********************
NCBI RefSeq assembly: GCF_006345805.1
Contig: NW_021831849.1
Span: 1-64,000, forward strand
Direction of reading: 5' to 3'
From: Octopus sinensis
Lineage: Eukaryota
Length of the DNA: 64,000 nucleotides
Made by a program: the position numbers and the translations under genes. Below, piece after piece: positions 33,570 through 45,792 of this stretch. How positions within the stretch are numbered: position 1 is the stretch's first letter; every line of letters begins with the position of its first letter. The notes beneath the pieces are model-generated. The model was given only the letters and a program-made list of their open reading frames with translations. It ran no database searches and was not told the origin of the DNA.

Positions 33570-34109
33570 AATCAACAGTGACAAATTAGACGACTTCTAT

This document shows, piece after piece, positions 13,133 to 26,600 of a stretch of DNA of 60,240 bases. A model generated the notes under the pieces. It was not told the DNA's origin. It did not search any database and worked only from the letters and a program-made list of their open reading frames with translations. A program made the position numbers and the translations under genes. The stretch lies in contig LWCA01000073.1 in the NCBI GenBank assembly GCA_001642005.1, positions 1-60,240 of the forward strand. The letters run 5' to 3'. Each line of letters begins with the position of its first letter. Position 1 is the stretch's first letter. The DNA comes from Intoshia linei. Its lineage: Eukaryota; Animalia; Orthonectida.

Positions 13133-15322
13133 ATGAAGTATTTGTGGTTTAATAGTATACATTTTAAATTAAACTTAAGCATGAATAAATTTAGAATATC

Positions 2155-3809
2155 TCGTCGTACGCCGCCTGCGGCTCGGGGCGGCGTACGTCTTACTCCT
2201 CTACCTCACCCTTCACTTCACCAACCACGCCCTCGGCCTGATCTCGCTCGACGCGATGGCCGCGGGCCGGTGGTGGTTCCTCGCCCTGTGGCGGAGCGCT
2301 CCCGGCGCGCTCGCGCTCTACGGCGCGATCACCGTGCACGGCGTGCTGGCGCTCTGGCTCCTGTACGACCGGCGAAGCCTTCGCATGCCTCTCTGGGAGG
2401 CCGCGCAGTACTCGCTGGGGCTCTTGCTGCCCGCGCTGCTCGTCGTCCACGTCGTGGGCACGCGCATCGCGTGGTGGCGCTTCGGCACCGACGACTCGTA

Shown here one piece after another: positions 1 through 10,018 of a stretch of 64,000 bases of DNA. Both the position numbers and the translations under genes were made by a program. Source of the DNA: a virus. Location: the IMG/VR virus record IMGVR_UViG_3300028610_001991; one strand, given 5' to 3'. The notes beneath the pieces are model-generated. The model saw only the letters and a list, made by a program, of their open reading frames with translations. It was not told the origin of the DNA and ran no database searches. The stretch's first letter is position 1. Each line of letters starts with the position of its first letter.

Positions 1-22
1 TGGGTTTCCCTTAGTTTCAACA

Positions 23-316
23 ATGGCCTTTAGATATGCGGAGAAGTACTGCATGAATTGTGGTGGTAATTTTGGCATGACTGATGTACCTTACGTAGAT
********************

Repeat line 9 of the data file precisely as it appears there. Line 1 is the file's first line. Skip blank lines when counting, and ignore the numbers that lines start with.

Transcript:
Positions 33570-34109